Friday Five: Refi Changes, Housing Commission Launched, and More

In this week’s roundup of housing market headlines, pols step up rhetoric on home ownership issues, but many consumers are doubtful they’ll see relief.

Crisscrossing the western states that have been impacted the most by foreclosures, President Obama this week promoted new rules for federally guaranteed mortgages. Back in Washington, a group of former U.S. Housing and Urban Development secretaries and members of Congress launched a bipartisan commission to find remedies for the ailing housing market. These headlines and much more in this week’s Friday Five.

Los Angeles Times: Mortgage Refinancing to Get Easier Under Revised U.S. Program

The Obama administration is launching yet another high-profile campaign to shore up the housing market — and with it, the economy — by making it easier for some struggling home owners to refinance underwater mortgage loans at today’s ultra-low interest rates.

National Journal: Bipartisan Housing Commission Launches With Goal for 2013

For the first time since the housing crisis began, a group of Republicans and Democrats are in agreement that fostering a true economic recovery is inextricably linked to the health of the housing market, and they are vowing to create a bipartisan solution. But the group does not plan to offer a proposal until early 2013.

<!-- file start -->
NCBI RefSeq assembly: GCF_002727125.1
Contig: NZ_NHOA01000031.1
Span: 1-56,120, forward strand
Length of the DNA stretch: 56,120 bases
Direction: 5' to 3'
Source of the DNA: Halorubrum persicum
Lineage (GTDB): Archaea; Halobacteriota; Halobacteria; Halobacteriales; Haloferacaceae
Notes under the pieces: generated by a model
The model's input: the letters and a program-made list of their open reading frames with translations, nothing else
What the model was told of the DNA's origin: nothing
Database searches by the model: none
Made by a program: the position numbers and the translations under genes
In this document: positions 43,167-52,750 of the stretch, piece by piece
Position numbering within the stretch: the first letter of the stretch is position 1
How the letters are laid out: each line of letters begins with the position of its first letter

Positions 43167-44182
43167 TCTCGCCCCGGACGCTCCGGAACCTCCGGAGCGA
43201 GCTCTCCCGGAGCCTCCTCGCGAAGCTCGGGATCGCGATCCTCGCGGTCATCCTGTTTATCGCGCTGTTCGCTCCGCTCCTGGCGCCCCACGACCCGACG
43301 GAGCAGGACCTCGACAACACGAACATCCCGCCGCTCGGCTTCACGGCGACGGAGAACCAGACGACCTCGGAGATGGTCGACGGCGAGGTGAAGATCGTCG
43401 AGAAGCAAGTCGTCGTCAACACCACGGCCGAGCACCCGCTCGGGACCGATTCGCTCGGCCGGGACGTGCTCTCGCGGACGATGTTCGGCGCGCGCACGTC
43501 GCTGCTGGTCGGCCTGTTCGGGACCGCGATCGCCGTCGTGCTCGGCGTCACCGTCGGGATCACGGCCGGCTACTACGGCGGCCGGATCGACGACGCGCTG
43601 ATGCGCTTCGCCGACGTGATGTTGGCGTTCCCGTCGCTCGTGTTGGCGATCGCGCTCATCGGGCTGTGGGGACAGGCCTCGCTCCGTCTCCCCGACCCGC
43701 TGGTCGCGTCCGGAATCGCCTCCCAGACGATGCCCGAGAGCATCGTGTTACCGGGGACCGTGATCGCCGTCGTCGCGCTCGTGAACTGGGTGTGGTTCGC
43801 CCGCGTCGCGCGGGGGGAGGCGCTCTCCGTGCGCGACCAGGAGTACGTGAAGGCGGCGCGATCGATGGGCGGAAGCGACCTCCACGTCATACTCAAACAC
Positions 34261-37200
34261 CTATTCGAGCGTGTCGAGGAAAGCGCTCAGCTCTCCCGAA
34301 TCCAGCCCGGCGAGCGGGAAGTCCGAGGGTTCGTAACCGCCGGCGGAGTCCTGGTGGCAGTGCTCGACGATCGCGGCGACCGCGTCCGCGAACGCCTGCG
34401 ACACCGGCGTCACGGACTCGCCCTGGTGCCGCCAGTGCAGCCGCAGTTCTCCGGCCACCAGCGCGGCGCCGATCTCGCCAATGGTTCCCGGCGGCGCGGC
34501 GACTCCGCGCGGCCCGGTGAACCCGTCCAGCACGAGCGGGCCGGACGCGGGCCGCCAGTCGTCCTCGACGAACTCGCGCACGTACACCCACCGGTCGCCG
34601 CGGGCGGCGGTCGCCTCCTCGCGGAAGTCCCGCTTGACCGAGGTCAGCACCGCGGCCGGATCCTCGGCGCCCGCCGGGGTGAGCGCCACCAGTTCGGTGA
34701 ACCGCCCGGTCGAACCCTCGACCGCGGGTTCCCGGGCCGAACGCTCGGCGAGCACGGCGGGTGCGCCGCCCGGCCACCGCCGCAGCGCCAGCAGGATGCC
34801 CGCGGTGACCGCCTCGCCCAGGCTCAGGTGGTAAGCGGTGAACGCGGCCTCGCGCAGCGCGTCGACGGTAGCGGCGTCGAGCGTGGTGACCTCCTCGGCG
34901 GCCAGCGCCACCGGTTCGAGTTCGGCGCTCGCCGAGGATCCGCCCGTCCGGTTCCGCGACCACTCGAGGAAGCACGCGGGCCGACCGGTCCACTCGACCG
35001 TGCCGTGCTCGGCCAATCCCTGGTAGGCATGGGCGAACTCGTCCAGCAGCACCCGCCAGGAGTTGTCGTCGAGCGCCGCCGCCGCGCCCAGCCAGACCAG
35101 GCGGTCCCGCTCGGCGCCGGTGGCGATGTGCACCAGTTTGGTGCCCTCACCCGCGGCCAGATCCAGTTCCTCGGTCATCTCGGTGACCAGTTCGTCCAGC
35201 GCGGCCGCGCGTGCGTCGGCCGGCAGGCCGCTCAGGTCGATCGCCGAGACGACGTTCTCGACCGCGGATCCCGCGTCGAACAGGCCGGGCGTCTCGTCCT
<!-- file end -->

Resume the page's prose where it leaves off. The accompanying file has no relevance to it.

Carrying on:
Wall Street Journal Washington Wire: Politics Counts: Why Candidates Can’t Ignore the Housing Mess

If the 2012 campaign is to be about the economy — and every sign certainly points that way — it will be hard to ignore the housing market.

New York Times: Jobs Plan Stalled, Obama to Try New Economic Drive

With his jobs plan stymied in Congress by Republican opposition, President Obama on Monday will begin a series of executive-branch actions to confront housing, education, and other economic problems over the coming months, heralded by a new mantra: “We can’t wait” for lawmakers to act.

Associated Press: Voters with Housing Woes Giving Up on Politicians

Across America, despite the hundreds protesting for limited government or more government action, a broad swath of the middle class hit hard by the crash in housing prices is quietly resigned, given up on seeing any relief — particularly from politicians.